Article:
Are NFL Teams Making a Mistake by Punting on 4th Down?
On November 15th, 2009, in front of the entire country on Sunday Night Football, Bill Belichick did the unthinkable when he attempted fourth down conversion from his own 28-yard-line late in a matchup against the rival Colts.
A short pass to the always-reliable Kevin Faulk was bobbled just enough to fail the conversion. The Colts took over inside the 30, and it was not soon after until Peyton Manning delivered the game-winning touchdown pass to Reggie Wayne.
The infamous “4th-and-2” decision ignited the sports radio waves for weeks, with Belichick drawing plenty of criticism for daring to go against the accepted norm. After all, one can assume that Belichick sent a bad message to his defense by not punting in what looked like an obvious punting situation. Putting the ball in the hands of one of the greatest quarterbacks of all time, in Peyton Manning, is just asking to lose.
Even Rodney Harrison, who played for Belichick, called it the “worst decision I’ve ever seen Bill Belichick make.”
Or was it?
Taking a look beyond the predictable storylines, Belichick may have had more logic to his fateful decision than had he punted, like “normal” coaches (with a lot less job security) would have done.
Further analysis done at AdvancedNFLStats.com suggests that Belichick actually gave his team the best chance to win:
A punt from the 28 typically nets 38 yards, starting the Colts at their own 34. Teams historically get the TD 30% of the time in that situation. So the punt gives the Pats about a 0.70 [winning percentage].
Statistically, the better decision would be to go for it, and by a good amount.
So, did Belichick make the all-time blunder that everyone assumed at first, or could he have been on to something after all?
A simple way to look at fourth downs is basic success rate. According to AdvancedNFLStats.com, from 2002-2008, teams generally hovered around the 50/50 mark when going for it on fourth down:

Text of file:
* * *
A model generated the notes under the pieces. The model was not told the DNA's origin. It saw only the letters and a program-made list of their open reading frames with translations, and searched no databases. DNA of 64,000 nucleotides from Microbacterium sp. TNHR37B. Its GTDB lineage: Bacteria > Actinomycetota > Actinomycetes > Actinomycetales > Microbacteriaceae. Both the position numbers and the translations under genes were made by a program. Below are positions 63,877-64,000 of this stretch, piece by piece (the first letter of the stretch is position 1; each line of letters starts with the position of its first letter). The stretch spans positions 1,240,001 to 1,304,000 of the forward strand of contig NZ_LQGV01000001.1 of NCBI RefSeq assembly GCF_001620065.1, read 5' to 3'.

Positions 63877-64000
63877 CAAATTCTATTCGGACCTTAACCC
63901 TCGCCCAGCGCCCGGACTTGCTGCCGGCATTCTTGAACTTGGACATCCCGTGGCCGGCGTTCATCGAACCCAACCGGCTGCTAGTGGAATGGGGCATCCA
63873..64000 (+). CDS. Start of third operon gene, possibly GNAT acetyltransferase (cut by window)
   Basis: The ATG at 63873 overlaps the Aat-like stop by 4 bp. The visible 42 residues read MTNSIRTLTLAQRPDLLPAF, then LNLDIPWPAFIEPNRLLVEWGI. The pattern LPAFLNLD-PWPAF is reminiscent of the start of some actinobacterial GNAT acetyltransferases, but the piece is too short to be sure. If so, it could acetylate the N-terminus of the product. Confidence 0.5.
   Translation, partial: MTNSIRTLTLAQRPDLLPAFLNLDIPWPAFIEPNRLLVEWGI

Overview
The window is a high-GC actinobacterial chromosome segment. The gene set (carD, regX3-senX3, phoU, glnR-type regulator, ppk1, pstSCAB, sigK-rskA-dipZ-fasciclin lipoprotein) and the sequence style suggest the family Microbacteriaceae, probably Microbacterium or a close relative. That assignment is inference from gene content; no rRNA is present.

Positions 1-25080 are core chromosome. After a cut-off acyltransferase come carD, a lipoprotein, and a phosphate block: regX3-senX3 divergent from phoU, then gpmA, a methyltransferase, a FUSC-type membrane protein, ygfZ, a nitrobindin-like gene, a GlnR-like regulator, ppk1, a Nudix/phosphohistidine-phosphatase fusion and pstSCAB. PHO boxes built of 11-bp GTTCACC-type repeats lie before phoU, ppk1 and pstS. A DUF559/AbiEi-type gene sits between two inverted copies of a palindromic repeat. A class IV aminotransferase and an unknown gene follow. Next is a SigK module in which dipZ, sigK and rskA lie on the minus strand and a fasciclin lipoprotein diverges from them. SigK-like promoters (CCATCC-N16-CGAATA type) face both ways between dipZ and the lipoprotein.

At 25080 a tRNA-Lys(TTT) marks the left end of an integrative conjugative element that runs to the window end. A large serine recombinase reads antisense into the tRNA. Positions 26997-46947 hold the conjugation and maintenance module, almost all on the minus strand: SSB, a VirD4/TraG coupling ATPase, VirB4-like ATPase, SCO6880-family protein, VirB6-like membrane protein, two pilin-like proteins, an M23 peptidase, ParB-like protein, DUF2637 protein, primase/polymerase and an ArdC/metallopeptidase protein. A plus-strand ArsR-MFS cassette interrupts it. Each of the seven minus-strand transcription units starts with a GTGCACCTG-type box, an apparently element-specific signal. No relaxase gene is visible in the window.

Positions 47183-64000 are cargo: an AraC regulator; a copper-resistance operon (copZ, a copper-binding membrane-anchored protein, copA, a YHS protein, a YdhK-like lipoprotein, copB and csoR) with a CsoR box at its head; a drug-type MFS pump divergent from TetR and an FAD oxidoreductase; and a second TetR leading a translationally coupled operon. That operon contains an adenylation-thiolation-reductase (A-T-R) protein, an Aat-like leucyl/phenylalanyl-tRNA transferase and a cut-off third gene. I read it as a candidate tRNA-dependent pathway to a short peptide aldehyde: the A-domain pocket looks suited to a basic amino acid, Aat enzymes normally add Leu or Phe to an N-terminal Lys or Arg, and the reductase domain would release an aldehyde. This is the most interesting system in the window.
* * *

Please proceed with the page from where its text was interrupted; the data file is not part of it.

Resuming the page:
|Year||4th Downs||Conv. Attmpts||Rate (%)||Conversions||Success (%)|
As a result, coaches viewed a fourth down attempt as a coin flip at best, and the idea of kicking (either a punt or a field goal) went largely unchallenged—that is, until Cal-Berkeley professor David Roemer challenged the long-standing tradition in 2005.
Because of the relatively small sample size of fourth down attempts, Roemer based his analysis on the success on third downs, which makes sense—teams treat third downs in the same do-or-die manner as they would fourth down, with few exceptions in late-game situations.
With the use of his formulas, here is what Roemer found:
- A team facing fourth-and-goal within five yards of the end zone is better off, on average, trying for a touchdown.
- At midfield, on average, there is an argument to go for any fourth down within five yards of a first down.
- Even on its own 10-yard-line -- 90 yards from the end zone -- a team within three yards of a first down is marginally better off, on average, going for it.
Brian Burke of AdvancedFootballStats.com has developed his own method of optimizing fourth down attempts.
Burke’s theory involves a metric he calls “expected points”, which varies based on field position. Predictably, a team’s expected points are much higher starting closer to the opponents end zone, and lower when backed-up in their own end.
In fact, expected points go into the negative when starting inside the 10, meaning the opposing team has a better chance of scoring than they do on their next possession.
With this formula, Burke has made a calculator that will determine whether or not a fourth down attempt is warranted, based on the score, time remaining, field position and the yards needed to gain.
I calculated what would normally be a punting situation: It's 4th-and-5, with six minutes left in the third quarter, down seven points on my own 45 yard line.
What should I do?
|Stat||Go For It||Punt||FG Attempt|
Go for it.
According to Burke, I actually have a (slightly) higher chance of winning (noted by the winning percentage differential) if I attempt the conversion, even with a full quarter of football left to play.
What’s the Hold Up?
As convincing as these statistics may seem in a vacuum, the reality is that coaches are dealing in a completely different realm that is filled with flawed human beings with incalculable emotions that are impossible to quantify with mere numbers.